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The Robert Wood Johnson Foundation, in particular, proved to be a demanding patron. Becoming very angry, Thier accused the foundation of not honoring its previous commitments. As a compromise, foundation officials suggested that RWJ pay half of the indirect costs and that the IOM pay the other half from its endowment funds. As Marion Ein Lewin, the IOM staff member who ran the fellowship program, explained, foundation officials regarded the endowment money as an ''unusual, generous grant'' that had served as seed money for other grants.
The foundation was also firmly against paying indirect costs.
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Thier refused to see it this way, insisting that the use of the endowment to defray indirect costs had never been a condition of the RWJ grant. IOM Council members expressed a reluctance to "disrupt relations" with a foundation that had been so generous to the IOM for so long. Thier, for his part, did not want to compromise on an important point "in order to placate a powerful donor. Despite these inevitable disagreements, the fact is that the IOM enjoyed unprecedented success in its outreach to foundations during the presidency of Samuel Thier.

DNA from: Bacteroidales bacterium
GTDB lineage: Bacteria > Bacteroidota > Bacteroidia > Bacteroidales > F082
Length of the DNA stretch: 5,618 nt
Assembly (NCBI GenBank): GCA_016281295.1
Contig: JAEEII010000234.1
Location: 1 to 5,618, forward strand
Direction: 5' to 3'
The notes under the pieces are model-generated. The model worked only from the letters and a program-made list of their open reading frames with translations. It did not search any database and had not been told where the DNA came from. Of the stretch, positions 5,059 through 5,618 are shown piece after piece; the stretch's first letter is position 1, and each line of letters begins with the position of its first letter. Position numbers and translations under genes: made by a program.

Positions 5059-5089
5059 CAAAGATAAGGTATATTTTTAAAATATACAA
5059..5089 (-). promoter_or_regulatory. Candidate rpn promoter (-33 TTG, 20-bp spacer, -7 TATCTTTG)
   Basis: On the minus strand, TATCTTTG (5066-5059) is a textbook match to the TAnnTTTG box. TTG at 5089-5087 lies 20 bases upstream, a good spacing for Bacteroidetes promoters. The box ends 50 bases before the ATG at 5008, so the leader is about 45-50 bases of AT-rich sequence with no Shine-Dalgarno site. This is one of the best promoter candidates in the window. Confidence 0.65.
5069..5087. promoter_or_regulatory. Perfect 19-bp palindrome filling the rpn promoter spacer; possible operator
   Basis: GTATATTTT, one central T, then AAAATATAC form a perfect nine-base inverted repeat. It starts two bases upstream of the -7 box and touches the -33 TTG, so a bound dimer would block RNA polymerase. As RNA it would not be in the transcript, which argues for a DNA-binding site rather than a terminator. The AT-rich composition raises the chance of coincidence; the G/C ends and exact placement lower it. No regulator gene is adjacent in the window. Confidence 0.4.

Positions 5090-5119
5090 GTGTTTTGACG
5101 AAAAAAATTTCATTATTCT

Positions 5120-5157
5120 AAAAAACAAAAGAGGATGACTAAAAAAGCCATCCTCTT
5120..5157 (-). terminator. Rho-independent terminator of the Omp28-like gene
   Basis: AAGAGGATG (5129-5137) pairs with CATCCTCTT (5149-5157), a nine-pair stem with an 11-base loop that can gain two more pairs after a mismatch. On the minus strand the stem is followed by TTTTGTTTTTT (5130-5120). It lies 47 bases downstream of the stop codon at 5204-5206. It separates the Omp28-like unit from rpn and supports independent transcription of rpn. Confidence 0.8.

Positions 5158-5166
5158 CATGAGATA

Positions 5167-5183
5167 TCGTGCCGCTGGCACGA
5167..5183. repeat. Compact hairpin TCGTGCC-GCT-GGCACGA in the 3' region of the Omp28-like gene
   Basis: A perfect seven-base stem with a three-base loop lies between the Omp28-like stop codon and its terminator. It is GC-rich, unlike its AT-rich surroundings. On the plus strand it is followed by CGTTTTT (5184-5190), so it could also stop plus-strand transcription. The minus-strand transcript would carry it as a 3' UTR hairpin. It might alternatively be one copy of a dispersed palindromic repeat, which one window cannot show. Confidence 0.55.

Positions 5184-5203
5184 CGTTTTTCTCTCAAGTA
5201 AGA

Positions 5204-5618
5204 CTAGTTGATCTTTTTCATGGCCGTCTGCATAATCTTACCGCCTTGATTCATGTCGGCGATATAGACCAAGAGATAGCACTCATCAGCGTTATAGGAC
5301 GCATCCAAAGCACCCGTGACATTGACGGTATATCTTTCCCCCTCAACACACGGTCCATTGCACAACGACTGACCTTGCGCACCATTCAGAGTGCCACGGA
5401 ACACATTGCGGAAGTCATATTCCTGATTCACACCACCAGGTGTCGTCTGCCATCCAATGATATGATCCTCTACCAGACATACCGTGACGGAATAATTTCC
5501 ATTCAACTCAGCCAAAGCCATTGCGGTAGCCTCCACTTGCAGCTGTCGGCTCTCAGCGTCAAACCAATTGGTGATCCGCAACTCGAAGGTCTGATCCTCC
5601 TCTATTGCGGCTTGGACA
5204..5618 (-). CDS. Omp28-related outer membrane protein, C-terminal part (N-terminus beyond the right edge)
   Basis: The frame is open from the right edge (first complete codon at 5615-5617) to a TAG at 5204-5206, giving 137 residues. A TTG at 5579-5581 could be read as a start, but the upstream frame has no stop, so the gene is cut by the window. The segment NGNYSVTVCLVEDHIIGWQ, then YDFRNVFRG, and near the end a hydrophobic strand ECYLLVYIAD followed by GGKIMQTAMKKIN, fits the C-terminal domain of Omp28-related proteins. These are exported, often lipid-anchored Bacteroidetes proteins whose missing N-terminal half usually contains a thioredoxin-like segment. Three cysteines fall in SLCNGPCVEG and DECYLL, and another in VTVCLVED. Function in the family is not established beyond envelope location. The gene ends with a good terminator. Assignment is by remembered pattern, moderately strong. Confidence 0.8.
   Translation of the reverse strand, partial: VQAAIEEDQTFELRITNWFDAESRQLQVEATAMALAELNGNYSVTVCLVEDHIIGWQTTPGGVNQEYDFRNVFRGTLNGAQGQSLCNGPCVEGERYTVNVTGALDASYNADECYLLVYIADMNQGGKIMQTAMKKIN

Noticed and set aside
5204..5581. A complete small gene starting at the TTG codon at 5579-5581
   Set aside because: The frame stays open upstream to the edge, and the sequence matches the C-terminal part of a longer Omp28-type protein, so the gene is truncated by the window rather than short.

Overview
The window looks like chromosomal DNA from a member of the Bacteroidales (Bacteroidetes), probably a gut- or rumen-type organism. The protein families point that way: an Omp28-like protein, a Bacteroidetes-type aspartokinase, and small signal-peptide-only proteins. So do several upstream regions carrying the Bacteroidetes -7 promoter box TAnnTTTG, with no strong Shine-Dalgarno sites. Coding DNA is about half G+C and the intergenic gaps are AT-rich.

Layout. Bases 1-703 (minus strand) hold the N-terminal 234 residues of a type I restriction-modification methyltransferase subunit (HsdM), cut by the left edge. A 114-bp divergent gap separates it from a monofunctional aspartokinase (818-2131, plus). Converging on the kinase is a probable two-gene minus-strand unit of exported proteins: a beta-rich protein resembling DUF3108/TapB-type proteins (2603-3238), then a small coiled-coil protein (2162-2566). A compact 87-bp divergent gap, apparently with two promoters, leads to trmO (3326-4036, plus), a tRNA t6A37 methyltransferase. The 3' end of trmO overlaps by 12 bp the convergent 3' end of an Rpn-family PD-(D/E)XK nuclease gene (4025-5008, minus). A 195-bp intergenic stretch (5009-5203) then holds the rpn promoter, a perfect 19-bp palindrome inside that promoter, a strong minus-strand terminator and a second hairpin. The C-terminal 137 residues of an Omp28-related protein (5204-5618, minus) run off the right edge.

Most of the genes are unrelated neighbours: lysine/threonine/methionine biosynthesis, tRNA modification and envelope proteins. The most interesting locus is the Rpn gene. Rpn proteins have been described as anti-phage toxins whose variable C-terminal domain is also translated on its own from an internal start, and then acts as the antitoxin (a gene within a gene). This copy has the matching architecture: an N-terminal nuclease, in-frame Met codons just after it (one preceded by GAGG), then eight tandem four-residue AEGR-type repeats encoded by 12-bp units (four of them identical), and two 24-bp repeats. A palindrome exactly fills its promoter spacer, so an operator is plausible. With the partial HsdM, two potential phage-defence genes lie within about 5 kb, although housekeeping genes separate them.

One factor in this success was the surge in the stock market and the economic boom that occurred in the mid-to late s. After a sharp recession in the early s, economic conditions brightened. This meant that the value of the securities that foundations held in their portfolios increased, and because the foundations were required by law to spend a certain percentage of their income, the amount of money they awarded also increased.
For example, the Kellogg Foundation discovered at the end of fiscal year that it had "a significant overrun in income" that had to be spent by the end of the calendar year. Another factor in the IOM's fund-raising success was that the Reagan revolution appeared to have run its course.